Self Compassion

In our mindfulness practice we learn that the residue of being mindful is compassion.  One does not somehow “learn how to do compassion,” but rather in becoming mindful, one’s natural inclination, one’s “way of being” becomes compassionate.  The pathway to becoming compassionate is to be mindful in each moment, and you’ll notice the suffering in the world, and wish to relieve it.  In a like manner, setting the intention to be compassionate in the world will surely lead one to a mindful pathway.

How often do I, myself, need compassion?  Every day!  No, my suffering is not immense, and my life is truly a satisfying life.  But like all beings I have pain, I suffer, I need relief, the relief that the compassion of a good friend, family member, colleague, or, yes, a stranger can bring.  I count on the compassion of the people in the world, as I’m sure you do, too.

But how often do I lack compassion for myself?  Too often, it turns out. It is so easy to judge myself harshly, to see my errors as defects of character.  To know my innermost grouchy self and feel bad about the horrible man I imagine I am.  To remember my worst moments, when I truly hurt another human being, and wallow in an old shame.  I accuse myself, and without trial or judge the conviction occurs in record time.

Can I be compassionate to myself?  How can I not be!  If I stand accused and convicted of the dreadful ways I can think of myself, I would never be able to leave my home and do my errands and go to work and live in the world that invites me to live to the full.  If I cannot be compassionate to myself, then I cannot be truly compassionate to another, because I would then allow envy to interfere.  Envy for the love someone else feels but I don’t.  And that envy is poison to every relationship I have.

So I must be self compassionate if I am to live and to love and have a full life in the world.  Self compassion is a skill that can be practiced and learned.  It does not always come naturally.  My voice of self accusation is very convincing, telling me that I don’t deserve relief, that I deserve to suffer.  “For after all,” it says, “look at how you hurt other people!  Why should you feel better?”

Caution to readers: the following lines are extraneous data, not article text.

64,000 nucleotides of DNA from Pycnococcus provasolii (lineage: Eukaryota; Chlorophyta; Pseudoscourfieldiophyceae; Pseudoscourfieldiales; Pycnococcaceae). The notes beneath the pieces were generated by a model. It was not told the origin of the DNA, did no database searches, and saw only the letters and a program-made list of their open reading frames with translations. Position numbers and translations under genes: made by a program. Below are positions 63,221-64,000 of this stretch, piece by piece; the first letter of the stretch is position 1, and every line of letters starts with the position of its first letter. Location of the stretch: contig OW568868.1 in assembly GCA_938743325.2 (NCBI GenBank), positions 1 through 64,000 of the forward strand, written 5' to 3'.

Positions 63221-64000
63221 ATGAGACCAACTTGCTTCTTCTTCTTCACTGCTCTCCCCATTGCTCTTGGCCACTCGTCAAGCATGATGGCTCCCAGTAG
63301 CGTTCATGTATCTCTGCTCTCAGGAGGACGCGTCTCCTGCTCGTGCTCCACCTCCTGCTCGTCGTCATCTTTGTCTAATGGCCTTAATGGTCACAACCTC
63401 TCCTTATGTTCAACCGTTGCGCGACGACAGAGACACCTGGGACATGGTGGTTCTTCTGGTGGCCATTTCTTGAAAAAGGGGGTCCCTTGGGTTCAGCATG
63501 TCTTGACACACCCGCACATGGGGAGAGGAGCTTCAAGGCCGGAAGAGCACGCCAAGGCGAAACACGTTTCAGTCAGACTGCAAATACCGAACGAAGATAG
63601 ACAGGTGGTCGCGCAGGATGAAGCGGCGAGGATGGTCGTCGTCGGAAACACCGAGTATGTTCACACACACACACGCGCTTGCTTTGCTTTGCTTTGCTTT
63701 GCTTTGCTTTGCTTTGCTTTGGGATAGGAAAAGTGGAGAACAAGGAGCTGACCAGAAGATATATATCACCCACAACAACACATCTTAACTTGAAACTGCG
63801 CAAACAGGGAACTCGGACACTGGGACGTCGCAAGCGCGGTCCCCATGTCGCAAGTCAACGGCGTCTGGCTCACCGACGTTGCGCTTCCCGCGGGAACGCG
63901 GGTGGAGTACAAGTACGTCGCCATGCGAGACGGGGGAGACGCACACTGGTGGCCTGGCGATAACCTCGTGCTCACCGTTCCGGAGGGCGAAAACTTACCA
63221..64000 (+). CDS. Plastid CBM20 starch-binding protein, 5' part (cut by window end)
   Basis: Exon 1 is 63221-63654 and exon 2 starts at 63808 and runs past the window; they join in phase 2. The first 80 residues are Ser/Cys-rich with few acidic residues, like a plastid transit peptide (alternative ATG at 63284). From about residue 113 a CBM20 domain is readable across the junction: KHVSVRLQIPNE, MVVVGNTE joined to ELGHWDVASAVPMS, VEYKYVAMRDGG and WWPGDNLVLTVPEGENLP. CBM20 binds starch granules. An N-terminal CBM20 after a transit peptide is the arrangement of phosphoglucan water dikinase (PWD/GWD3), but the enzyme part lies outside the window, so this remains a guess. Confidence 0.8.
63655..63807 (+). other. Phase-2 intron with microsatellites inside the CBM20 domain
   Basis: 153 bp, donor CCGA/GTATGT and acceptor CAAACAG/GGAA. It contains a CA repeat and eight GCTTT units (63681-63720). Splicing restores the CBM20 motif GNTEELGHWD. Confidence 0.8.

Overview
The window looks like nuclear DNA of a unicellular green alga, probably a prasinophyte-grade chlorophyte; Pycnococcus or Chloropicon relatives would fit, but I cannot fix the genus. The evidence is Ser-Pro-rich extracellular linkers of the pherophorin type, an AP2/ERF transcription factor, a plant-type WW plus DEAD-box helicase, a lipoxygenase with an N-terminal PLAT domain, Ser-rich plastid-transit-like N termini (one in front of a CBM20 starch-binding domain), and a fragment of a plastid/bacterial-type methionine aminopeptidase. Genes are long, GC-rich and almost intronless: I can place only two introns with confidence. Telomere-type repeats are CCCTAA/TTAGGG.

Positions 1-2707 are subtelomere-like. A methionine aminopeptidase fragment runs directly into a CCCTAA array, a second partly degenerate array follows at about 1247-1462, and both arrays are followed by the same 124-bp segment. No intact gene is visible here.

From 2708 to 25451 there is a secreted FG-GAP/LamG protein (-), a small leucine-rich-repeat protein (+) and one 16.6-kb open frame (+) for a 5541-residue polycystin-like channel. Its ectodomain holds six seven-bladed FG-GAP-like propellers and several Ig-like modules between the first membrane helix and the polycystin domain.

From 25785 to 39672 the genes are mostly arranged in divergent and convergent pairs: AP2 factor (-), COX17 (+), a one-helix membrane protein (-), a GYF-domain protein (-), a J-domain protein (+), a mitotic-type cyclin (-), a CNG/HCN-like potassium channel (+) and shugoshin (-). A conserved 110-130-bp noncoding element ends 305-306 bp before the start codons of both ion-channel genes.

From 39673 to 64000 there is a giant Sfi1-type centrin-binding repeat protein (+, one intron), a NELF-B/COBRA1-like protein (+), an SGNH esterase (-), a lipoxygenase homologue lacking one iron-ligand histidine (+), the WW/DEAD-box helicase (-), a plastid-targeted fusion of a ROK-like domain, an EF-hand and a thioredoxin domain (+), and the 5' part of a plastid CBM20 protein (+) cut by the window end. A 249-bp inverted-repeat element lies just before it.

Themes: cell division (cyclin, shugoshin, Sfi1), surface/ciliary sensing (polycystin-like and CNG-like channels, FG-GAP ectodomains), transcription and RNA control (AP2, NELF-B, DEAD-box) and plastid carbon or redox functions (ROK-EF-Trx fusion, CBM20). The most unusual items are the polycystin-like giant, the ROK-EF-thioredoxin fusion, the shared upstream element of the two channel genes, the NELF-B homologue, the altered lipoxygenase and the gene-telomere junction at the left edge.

Such a painful way to live!  But fortunately we have a great teacher today, Kristen Neff, who is helping us remember how to be compassionate to ourselves, and is doing wonderful research about how being self compassionate can help each of us to live more to the full, with greater satisfaction for our lives.  She has a wonderful website, which you can explore by following this link:

About the Book

In the meantime, if you would like to begin to learn the practice of self compassion, I’ve recorded a short guided meditation that can teach you a few of the basics.  I hope you will try this, as it truly brings you the relief you need to go out and make amends to those people you’ve hurt.

Oh, it also helps you to recognize the signs of a lack of self compassion in other people.  You know, if just might be that when another person isn’t nice to you that what you are experiencing is their own self loathing, their own non-self-compassion, their own suffering.  Maybe the antagonism of another person is just evidence that that person is hurting.  Maybe your own antagonism towards others is just evidence of your hurting self.  You might want to try some self compassion today.  Come on, the recording is only 6 minutes long!

Peace,

Jim